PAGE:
Glomerulus-specific, long-latency activity in the olfactory bulb granule cell network.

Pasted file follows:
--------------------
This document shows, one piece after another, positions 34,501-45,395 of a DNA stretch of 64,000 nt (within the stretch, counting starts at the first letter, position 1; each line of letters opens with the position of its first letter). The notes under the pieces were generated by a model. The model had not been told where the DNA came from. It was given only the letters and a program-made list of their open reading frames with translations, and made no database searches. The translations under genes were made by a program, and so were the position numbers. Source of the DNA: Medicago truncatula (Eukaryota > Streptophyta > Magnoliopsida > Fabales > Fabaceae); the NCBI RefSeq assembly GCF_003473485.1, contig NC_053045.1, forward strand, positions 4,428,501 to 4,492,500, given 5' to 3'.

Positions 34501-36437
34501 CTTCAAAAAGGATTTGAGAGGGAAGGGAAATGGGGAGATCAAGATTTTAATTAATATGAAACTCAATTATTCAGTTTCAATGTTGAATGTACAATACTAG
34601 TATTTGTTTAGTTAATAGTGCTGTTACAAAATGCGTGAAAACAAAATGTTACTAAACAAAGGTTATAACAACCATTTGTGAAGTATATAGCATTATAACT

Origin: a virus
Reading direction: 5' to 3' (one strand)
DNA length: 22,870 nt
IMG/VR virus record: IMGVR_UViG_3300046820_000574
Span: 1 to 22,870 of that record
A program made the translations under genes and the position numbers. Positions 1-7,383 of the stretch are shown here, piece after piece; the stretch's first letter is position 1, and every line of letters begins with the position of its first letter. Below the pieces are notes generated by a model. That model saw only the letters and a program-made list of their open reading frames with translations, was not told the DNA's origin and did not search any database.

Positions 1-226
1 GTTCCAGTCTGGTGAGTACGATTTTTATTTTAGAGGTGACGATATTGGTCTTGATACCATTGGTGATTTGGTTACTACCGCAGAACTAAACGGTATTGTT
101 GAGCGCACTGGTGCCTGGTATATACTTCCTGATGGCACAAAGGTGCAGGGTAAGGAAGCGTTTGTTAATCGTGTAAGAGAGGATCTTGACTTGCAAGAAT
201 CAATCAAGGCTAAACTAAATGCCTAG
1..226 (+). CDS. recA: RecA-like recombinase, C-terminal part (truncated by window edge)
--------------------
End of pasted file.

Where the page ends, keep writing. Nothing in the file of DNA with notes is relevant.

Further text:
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Reliable, stimulus-specific temporal patterns of action potentials have been proposed to encode information in many brain areas, perhaps most notably in the olfactory system. Analysis of such temporal coding has focused almost exclusively on excitatory neurons. Thus, the role of networks of inhibitory interneurons in establishing and maintaining this reliability is unclear. Here we use imaging of population activity in vitro to investigate the mechanisms of temporal pattern generation in mouse olfactory bulb inhibitory interneurons. We show that activity of these interneurons evolves slowly in time but that individual neurons fire at reliable times, with a timescale similar to the slow changes in the patterns of odor-evoked activity and to odor discrimination. Most strikingly, the latency of a single granule cell is highly reliable from trial to trial during repeated stimulation of the same glomerulus, whereas this same cell will have a markedly different latency when a different glomerulus is activated. These data suggest that the timing of granule cell-mediated inhibition in the olfactory bulb is tightly regulated by the source of input and that inhibition may contribute to the generation of reliable temporal patterns of mitral cell activity.